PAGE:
Towards a unified treatment of gravitational-wave data analysis

Authors: Neil J.Cornish, Joseph D. Romano (Submitted on 13 May 2013 (v1), last revised 29 May 2013 (this version, v2))

Abstract: We present a unified description of gravitational-wave data analysis that unites the template-based analysis used to detect deterministic signals from well-modeled sources, such as binary-black-hole mergers, with the cross-correlation analysis used to detect stochastic gravitational-wave backgrounds. We also discuss the connection between template-based analyses and those that target poorly-modeled bursts of gravitational waves, and suggest a new approach for detecting burst signals.


Detecting a Stochastic Gravitational Wave Background in the presence of a Galactic Foreground and Instrument Noise

Authors: Matthew R. Adams, Neil J. Cornish (Submitted on 15 Jul 2013 (v1), last revised 7 Oct 2013 (this version, v2))

Abstract: Detecting a stochastic gravitational wave background requires that we first understand and model any astrophysical foregrounds. In the millihertz frequency band, the predominate foreground signal will be from unresolved white dwarf binaries in the galaxy. We build on our previous work to show that a stochastic gravitational wave background can be detected in the presence of both instrument noise and a galactic confusion foreground. The key to our approach is accurately modeling the spectra for each of the various signal components. We simulate data for a gigameter Laser Interferometer Space Antenna (LISA) operating in the mHz frequency band detector operating with both 6- and 4-links. We obtain posterior distribution functions for the instrument noise parameters, the galaxy level and modulation parameters, and the stochastic background energy density. We find that we are able to detect a scale-invariant stochastic background with energy density as low as Omega_gw = 2e-13 for a 6-link interferometer and Omega_gw = 5e-13 for a 4-link interferometer with one year of data.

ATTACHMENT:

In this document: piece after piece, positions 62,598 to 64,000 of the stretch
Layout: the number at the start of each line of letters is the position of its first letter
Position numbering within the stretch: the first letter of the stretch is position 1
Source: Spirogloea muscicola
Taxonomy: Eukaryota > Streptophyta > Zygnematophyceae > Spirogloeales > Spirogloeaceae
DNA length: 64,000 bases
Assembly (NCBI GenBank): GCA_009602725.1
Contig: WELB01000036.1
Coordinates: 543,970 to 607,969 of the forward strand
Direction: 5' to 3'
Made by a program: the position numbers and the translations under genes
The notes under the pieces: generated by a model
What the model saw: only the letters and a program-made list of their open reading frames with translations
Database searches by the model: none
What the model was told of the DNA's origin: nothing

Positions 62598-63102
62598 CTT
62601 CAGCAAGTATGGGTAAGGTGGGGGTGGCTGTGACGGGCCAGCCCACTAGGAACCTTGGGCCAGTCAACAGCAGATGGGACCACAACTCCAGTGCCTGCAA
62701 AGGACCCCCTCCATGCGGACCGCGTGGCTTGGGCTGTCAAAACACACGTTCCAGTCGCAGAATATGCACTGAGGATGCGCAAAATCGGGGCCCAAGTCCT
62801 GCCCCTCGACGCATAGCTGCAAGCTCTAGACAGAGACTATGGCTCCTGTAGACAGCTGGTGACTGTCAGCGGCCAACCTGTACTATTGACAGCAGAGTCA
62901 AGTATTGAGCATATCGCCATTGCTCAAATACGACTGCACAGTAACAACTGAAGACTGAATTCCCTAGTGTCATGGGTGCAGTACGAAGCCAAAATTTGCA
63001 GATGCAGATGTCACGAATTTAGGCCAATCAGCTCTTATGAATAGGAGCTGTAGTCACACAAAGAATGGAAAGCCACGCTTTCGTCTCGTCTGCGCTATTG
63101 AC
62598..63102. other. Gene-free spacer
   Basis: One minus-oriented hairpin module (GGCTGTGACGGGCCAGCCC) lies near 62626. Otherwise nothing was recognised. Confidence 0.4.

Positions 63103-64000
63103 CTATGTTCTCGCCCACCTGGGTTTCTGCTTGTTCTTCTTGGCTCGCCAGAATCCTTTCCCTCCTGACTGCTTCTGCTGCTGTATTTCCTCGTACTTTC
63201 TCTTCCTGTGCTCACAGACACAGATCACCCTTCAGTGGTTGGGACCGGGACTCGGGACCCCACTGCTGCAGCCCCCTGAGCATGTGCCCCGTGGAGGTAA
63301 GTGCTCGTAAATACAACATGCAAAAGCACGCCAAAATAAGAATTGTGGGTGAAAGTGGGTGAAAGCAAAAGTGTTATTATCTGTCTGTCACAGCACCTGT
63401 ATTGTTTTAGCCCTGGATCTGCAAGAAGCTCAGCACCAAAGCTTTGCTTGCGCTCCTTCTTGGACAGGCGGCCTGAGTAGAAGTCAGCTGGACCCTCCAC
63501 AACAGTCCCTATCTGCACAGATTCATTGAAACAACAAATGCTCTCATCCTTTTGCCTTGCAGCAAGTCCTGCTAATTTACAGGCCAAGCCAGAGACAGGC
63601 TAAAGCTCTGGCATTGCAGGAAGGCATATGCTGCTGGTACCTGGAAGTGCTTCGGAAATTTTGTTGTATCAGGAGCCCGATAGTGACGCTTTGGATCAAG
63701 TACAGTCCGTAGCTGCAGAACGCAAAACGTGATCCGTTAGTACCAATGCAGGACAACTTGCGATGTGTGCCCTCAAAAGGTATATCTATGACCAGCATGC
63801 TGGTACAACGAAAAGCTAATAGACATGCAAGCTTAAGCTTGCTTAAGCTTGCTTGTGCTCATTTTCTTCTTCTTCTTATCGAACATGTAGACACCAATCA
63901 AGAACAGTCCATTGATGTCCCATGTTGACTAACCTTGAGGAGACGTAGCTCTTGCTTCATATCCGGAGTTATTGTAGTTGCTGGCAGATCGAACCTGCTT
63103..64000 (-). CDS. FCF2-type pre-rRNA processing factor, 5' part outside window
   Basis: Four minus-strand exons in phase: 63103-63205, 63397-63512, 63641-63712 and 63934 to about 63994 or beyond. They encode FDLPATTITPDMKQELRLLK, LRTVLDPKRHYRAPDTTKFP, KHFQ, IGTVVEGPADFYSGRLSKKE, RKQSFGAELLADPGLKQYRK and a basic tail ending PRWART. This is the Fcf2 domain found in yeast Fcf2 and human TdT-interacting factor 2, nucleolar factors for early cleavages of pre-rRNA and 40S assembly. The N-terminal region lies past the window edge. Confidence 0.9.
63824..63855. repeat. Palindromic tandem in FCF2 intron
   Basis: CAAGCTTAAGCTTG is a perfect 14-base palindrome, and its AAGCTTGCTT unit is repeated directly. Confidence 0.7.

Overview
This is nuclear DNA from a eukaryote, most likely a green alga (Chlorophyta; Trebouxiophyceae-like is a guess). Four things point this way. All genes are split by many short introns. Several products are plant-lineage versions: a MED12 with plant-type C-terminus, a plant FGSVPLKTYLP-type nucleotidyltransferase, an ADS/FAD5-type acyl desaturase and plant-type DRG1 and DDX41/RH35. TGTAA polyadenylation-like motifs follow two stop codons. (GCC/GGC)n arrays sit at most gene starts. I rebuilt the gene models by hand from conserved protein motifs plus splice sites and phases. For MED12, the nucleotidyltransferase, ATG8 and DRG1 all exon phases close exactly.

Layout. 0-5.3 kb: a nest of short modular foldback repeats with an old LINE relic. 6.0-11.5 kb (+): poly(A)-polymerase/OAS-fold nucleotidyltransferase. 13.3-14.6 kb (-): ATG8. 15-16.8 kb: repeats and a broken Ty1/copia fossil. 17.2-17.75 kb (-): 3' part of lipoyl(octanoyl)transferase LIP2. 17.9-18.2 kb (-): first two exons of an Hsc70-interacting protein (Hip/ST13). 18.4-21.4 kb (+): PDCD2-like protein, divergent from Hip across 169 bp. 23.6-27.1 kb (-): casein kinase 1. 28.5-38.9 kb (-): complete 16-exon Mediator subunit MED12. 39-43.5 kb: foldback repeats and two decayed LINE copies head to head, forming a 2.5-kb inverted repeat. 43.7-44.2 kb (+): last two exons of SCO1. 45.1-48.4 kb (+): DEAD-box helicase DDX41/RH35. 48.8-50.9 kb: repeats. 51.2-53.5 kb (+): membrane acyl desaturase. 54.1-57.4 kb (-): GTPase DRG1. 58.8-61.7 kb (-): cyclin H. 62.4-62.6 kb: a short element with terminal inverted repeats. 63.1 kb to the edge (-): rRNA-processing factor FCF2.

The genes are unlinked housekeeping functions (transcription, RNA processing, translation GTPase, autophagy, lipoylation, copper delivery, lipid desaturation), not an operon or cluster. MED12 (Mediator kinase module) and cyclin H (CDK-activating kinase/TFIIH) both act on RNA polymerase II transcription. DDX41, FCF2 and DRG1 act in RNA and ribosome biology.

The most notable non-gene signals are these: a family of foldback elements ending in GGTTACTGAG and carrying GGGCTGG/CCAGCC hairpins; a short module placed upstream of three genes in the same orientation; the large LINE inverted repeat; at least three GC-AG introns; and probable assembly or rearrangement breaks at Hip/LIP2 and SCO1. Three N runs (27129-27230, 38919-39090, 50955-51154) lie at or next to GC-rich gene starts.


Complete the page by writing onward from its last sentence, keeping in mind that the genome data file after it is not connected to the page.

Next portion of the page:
Gravitational Waveforms for Precessing, Quasicircular Compact Binaries with Multiple Scale Analysis: Small Spin Expansion

Authors: Katerina Chatziioannou, Antoine Klein, Nicolas Yunes, Neil Cornish (Submitted on 16 Jul 2013 (v1), last revised 29 Sep 2013 (this version, v2))

Abstract: We obtain analytical gravitational waveforms in the frequency-domain for precessing, quasi-circular compact binaries with small spins, applicable, for example, to binary neutron star inspirals. We begin by calculating an analytic solution to the precession equations, obtained by expanding in the dimensionless spin parameters and using multiple-scale analysis to separate timescales. We proceed by analytically computing the Fourier transform of time-domain waveform through the stationary phase approximation. We show that the latter is valid for systems with small spins. Finally, we show that these waveforms have a high overlap with numerical waveforms obtained through direct integration of the precession equations and discrete Fourier transformations. The resulting, analytic waveform family is ideal for detection and parameter estimation of gravitational waves emitted by inspiraling binary neutron stars with ground-based detectors.